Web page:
The transporters in ENT were always much faster than the transporters in TOS. I always took that to mean that there was some additional aspect added to the transport process by the 23rd Century that made it slower: The bio-filters.
But there's no evidence that biofilters existed before the 24th century, and episodes like "Miri" and "The Omega Glory" suggest that transporters of the era didn't have the ability to filter out disease organisms. Not to mention "The Mark of Gideon." Would Kirk still have had Vegan choriomeningitis microbes in his blood if the biofilters edited them out?
So I figure, by the 23rd Century, they added bio-filters to the transporters, and that both slowed the process down and required the subjects to be relatively stationary (unless the transporter operator was really good, as in the new movie).
But in "Assignment: Earth," we were shown that transporters could beam up people in rapid motion so long as they were set to wide-beam. As others have stated, the far-from-ideal circumstances of the transport in the movie probably made it more necessary for the target to be still than would normally be the case. (After all, Spock in the Jellyfish was moving quite quickly relative to the Enterprise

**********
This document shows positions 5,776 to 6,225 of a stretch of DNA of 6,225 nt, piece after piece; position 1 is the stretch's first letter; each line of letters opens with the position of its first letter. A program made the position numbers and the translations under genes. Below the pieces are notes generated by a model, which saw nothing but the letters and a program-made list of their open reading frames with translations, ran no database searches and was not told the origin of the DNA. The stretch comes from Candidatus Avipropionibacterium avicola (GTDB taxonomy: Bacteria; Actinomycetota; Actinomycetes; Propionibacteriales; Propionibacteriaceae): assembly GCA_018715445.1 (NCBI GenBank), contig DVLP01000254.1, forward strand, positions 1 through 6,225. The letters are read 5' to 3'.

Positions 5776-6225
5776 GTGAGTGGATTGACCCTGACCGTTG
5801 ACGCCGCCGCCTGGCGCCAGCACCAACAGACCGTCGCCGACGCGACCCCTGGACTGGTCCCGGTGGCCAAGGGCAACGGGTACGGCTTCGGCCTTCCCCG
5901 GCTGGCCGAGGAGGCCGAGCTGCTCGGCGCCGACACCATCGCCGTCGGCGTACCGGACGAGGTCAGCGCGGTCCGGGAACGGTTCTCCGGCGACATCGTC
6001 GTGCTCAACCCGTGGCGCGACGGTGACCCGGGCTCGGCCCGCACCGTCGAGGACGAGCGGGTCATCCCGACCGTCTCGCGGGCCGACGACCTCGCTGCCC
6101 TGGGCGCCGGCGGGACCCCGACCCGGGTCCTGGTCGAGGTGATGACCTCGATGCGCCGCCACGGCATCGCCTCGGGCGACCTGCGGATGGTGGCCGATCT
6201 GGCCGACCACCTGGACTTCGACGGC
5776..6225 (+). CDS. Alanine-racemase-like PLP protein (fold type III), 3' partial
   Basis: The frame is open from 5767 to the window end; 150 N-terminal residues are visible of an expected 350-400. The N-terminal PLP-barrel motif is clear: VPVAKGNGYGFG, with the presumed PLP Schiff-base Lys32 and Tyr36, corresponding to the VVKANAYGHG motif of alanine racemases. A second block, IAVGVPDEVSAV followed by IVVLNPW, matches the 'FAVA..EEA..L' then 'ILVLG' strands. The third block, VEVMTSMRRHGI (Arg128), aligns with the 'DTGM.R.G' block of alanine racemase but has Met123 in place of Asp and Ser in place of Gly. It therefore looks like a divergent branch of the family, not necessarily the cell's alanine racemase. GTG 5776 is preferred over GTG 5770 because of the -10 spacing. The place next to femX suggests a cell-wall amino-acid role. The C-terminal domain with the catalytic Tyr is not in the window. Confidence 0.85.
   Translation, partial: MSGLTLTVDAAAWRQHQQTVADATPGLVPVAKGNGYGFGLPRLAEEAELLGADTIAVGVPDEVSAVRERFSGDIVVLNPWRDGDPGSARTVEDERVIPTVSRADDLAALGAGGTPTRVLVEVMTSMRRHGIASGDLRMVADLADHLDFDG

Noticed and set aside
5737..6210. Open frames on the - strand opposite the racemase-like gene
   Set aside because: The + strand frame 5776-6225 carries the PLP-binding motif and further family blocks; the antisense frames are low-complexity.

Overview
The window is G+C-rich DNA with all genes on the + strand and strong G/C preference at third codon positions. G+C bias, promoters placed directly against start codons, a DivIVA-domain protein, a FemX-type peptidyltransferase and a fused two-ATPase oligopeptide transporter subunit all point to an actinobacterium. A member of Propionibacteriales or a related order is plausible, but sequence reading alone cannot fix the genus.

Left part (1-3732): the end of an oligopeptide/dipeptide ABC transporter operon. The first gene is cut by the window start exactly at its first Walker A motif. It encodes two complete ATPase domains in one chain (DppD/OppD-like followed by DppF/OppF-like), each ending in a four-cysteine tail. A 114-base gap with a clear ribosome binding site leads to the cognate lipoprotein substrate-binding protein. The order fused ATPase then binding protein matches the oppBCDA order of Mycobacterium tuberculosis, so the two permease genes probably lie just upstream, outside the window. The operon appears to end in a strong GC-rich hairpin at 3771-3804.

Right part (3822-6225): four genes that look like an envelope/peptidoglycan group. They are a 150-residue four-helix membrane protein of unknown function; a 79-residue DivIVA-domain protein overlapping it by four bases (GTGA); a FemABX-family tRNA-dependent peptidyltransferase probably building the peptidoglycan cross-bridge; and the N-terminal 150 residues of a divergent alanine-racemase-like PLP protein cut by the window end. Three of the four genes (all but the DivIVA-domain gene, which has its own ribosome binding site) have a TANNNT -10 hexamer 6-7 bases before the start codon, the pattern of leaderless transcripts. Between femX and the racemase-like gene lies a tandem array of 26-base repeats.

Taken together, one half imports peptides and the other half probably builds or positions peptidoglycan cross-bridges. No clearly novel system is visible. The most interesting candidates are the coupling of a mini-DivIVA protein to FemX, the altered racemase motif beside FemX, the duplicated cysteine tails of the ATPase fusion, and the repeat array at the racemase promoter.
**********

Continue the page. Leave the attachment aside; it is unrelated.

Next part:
when he was beamed aboard.)
My take on the transporter-lock problems in the film's Vulcan sequence is that the subjects moved after
the initial transporter lock had been established. With Kirk and Sulu, the transporters were initially targeted on the platform, and then once they fell off, the operator had to retarget the scanners and "catch up" with two people who were falling at terminal velocity, much faster than simple running, as someone said above. With Amanda, she moved after the transport had already been initiated. So the beam was calibrated to a stationary target, and since transport was already engaged, it was too late to reset when she fell out of the beam.